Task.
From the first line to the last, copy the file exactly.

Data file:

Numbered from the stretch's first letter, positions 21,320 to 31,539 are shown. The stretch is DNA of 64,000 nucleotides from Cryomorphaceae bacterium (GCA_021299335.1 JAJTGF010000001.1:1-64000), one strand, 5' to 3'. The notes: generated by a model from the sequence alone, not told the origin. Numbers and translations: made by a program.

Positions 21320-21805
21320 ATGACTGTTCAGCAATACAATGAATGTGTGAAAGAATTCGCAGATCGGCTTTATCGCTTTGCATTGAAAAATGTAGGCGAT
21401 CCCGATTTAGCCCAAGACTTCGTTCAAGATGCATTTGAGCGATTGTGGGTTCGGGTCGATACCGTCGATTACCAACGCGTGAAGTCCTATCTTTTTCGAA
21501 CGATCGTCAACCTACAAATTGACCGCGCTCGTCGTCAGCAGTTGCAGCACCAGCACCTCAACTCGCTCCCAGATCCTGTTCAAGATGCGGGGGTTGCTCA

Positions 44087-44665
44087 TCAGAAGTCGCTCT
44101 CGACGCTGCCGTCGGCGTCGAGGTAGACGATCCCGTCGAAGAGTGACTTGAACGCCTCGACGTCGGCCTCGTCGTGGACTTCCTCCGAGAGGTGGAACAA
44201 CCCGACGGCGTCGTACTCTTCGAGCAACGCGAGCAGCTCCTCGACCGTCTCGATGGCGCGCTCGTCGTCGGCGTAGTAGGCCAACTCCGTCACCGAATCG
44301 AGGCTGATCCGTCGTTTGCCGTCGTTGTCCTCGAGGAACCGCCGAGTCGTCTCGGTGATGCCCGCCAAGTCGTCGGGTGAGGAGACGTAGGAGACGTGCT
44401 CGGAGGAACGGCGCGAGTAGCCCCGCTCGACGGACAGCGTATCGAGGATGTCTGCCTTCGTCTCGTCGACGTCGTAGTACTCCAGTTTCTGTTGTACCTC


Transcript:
Numbered from the stretch's first letter, positions 21,320 to 31,539 are shown. The stretch is DNA of 64,000 nucleotides from Cryomorphaceae bacterium (GCA_021299335.1 JAJTGF010000001.1:1-64000), one strand, 5' to 3'. The notes: generated by a model from the sequence alone, not told the origin. Numbers and translations: made by a program.

Positions 21320-21805
21320 ATGACTGTTCAGCAATACAATGAATGTGTGAAAGAATTCGCAGATCGGCTTTATCGCTTTGCATTGAAAAATGTAGGCGAT
21401 CCCGATTTAGCCCAAGACTTCGTTCAAGATGCATTTGAGCGATTGTGGGTTCGGGTCGATACCGTCGATTACCAACGCGTGAAGTCCTATCTTTTTCGAA
21501 CGATCGTCAACCTACAAATTGACCGCGCTCGTCGTCAGCAGTTGCAGCACCAGCACCTCAACTCGCTCCCAGATCCTGTTCAAGATGCGGGGGTTGCTCA

Positions 44087-44665
44087 TCAGAAGTCGCTCT
44101 CGACGCTGCCGTCGGCGTCGAGGTAGACGATCCCGTCGAAGAGTGACTTGAACGCCTCGACGTCGGCCTCGTCGTGGACTTCCTCCGAGAGGTGGAACAA
44201 CCCGACGGCGTCGTACTCTTCGAGCAACGCGAGCAGCTCCTCGACCGTCTCGATGGCGCGCTCGTCGTCGGCGTAGTAGGCCAACTCCGTCACCGAATCG
44301 AGGCTGATCCGTCGTTTGCCGTCGTTGTCCTCGAGGAACCGCCGAGTCGTCTCGGTGATGCCCGCCAAGTCGTCGGGTGAGGAGACGTAGGAGACGTGCT
44401 CGGAGGAACGGCGCGAGTAGCCCCGCTCGACGGACAGCGTATCGAGGATGTCTGCCTTCGTCTCGTCGACGTCGTAGTACTCCAGTTTCTGTTGTACCTC